Astronomers at the Mauna Kea observatories in Hawaii are returning to work after pausing their operations in response to the gathering of thousands of activists over the past four weeks.
The protesters who gathered at the base of Mauna Kea on Hawaii's Big Island include indigenous Hawaiian elders, or "kupuna." They began to gather on the main road leading up to the observatories on July 15 to protest the start of construction on the site for the Thirty Meter Telescope (TMT). The project would be the latest addition to about a dozen observatories operating atop the mountain that they consider sacred.
If completed, TMT would be the largest telescope on Mauna Kea and would be able to view the night sky with ''unprecedented sensitivity,'' according to TMT officials.
Mauna Kea is not the only peak to have cultural importance; many cultures across the world have and continue to revere mountains. The ancient Greeks believed that Mount Olympus was the home of their gods, Six Grandfathers (now known as Mount Rushmore) and the Black Hills in the Great Plains of North America are sacred to the Lakota people, and Mount Sinai in Egypt is sacred to members of the Christian, Muslim and Jewish faiths.
In a statement published Friday (Aug. 9), representatives for the observatories said the telescopes would soon resume scientific operations. This four-week period has been the longest stretch that the observatories have been closed since they opened five decades ago.
Mauna Kea, the tallest mountain in the world from base to peak, offers clear views of the night sky and has been an attractive sight for research by national and international scientists. Like many of the observatories operating on Mauna Kea, TMT would be owned and operated by a consortium of U.S. universities and international organizations. The telescope would be built with support from Canada, China, India and Japan.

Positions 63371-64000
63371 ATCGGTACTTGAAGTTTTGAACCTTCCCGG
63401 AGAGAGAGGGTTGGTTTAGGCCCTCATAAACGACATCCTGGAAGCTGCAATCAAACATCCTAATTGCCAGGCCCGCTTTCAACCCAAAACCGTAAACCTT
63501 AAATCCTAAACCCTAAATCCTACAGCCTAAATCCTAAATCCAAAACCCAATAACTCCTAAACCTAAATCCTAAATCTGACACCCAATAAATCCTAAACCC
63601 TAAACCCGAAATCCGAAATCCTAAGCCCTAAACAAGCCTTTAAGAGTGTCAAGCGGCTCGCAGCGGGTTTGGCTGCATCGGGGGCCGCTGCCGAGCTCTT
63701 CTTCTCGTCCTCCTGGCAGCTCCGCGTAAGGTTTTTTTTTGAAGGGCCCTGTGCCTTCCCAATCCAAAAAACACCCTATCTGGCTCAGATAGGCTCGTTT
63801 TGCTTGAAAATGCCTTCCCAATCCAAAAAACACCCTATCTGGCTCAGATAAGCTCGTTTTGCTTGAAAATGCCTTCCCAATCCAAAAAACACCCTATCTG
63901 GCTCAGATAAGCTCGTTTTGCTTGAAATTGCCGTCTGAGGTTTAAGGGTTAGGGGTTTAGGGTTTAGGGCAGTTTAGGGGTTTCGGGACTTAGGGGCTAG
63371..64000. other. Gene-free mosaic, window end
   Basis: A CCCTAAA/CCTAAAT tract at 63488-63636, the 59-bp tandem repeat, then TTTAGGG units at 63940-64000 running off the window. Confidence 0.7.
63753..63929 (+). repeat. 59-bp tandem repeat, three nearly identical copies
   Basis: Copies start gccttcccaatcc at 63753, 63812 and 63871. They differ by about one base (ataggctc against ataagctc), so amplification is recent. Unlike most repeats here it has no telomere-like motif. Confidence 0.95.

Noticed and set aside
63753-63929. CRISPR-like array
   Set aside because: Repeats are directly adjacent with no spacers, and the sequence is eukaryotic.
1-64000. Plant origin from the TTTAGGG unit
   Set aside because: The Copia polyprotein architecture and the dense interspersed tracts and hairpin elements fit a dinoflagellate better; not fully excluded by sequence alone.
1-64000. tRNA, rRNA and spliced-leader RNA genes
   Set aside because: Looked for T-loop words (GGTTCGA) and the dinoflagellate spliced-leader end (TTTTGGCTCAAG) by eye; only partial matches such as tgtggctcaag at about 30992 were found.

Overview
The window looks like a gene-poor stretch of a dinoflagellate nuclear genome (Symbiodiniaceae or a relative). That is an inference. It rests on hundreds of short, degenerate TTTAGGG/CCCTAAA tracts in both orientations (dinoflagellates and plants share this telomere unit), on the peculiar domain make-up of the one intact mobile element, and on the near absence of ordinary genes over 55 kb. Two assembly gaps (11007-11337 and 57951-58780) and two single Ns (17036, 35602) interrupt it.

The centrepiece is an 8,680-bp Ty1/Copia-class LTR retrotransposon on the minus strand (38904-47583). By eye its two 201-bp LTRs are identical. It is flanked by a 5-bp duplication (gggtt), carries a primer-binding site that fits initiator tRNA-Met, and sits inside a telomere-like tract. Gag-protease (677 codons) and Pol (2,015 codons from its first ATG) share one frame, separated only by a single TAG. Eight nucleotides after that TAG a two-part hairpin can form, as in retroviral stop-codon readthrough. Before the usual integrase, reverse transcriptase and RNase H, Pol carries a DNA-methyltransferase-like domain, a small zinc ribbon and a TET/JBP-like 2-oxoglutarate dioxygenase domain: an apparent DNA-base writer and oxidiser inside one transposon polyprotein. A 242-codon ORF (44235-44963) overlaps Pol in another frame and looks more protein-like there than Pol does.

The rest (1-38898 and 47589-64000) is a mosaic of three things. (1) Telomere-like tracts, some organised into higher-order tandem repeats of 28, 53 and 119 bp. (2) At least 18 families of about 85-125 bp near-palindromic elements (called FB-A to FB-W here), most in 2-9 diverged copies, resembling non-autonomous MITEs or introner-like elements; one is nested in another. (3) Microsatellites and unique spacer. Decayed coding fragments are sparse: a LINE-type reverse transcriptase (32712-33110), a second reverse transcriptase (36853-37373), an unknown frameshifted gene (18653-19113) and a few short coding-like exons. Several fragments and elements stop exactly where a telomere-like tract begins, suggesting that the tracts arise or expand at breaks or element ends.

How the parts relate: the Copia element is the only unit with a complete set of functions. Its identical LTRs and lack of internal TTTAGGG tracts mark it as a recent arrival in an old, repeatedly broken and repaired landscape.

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Astronomers around the world compete for valuable time on the telescopes, and since the observatories closed, the scientists have canceled over 2,000 hours of observational time, the Associated Press (AP) reported, citing the protests as a literal roadblock denying the astronomers regular and guaranteed access to their facilities.
Critics of the telescope believe public framing and consent are important issues worth discussing in the TMT debate. For example, activists had previously agreed to allow astronomers and all existing observatory employees access to the mountain, the Honolulu Star Adviser reported.
Kealoha Pisciotta, a former systems specialist for the British-Dutch-Canadian telescope facility at Mauna Kea and a TMT critic, said it's wrong to blame the demonstrators for the observatories' closing. "They chose to close down for fear of protesters who are unarmed and nonviolent," Pisciotta said in an Aug. 10 report by the AP.
The state's Board of Land and Natural Resources announced in September 2017 that it had approved a construction permit for TMT that had been in limbo for several years, Space.com previously reported. But others, like astronomer Hilding Neilson (who is not affiliated with the Mauna Kea observatories), say it's also important to obtain consent from these groups of indigenous Hawaiians.
''What I know about Maunakea is really only two things. The first is that Maunakea is one of the best sites for astronomy observing in the world, thanks to its height and the mostly stable weather on the mountain. That is why astronomers have proposed that the Thirty-Meter Telescope (TMT) be built there,'' Neilson wrote in an Aug. 9 blog post from the Union of Concerned Scientists.
"With this telescope, we can expect new discoveries about planets orbiting other stars and whether these planets might host life as we understand it," he added. "We might learn about the first stars ever born and peer deeper into the Universe's history than ever before. I am an astronomer and I will benefit from Canada's participation in the TMT. .
''The second thing I know is that Maunakea is Hawaiian territory and we, astronomy, do not have consent for TMT on Maunakea," Neilson continued. "I think this has been clear for more than a decade through court cases and protests."
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